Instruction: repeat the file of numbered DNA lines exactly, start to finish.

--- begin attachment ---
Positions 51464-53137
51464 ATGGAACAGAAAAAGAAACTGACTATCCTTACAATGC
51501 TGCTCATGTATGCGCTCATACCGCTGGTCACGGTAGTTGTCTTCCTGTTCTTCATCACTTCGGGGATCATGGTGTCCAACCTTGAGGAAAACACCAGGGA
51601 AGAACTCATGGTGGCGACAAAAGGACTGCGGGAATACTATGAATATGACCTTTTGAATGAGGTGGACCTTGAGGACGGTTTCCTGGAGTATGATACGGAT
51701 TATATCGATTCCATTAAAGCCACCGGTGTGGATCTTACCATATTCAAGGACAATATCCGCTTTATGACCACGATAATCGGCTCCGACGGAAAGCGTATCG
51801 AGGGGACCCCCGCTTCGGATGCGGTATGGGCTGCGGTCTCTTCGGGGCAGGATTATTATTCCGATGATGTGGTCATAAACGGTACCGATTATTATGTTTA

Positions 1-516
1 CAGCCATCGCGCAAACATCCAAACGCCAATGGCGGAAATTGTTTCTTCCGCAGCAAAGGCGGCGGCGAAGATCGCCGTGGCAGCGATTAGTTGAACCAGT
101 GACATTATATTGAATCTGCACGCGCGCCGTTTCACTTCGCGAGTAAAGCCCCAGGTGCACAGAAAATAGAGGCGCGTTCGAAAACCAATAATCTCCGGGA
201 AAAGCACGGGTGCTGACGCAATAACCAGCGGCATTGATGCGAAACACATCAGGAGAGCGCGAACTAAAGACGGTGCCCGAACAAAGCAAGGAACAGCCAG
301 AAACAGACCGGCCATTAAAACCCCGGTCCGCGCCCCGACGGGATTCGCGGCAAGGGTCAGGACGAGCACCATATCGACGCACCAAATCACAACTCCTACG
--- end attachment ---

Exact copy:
Positions 51464-53137
51464 ATGGAACAGAAAAAGAAACTGACTATCCTTACAATGC
51501 TGCTCATGTATGCGCTCATACCGCTGGTCACGGTAGTTGTCTTCCTGTTCTTCATCACTTCGGGGATCATGGTGTCCAACCTTGAGGAAAACACCAGGGA
51601 AGAACTCATGGTGGCGACAAAAGGACTGCGGGAATACTATGAATATGACCTTTTGAATGAGGTGGACCTTGAGGACGGTTTCCTGGAGTATGATACGGAT
51701 TATATCGATTCCATTAAAGCCACCGGTGTGGATCTTACCATATTCAAGGACAATATCCGCTTTATGACCACGATAATCGGCTCCGACGGAAAGCGTATCG
51801 AGGGGACCCCCGCTTCGGATGCGGTATGGGCTGCGGTCTCTTCGGGGCAGGATTATTATTCCGATGATGTGGTCATAAACGGTACCGATTATTATGTTTA

Positions 1-516
1 CAGCCATCGCGCAAACATCCAAACGCCAATGGCGGAAATTGTTTCTTCCGCAGCAAAGGCGGCGGCGAAGATCGCCGTGGCAGCGATTAGTTGAACCAGT
101 GACATTATATTGAATCTGCACGCGCGCCGTTTCACTTCGCGAGTAAAGCCCCAGGTGCACAGAAAATAGAGGCGCGTTCGAAAACCAATAATCTCCGGGA
201 AAAGCACGGGTGCTGACGCAATAACCAGCGGCATTGATGCGAAACACATCAGGAGAGCGCGAACTAAAGACGGTGCCCGAACAAAGCAAGGAACAGCCAG
301 AAACAGACCGGCCATTAAAACCCCGGTCCGCGCCCCGACGGGATTCGCGGCAAGGGTCAGGACGAGCACCATATCGACGCACCAAATCACAACTCCTACG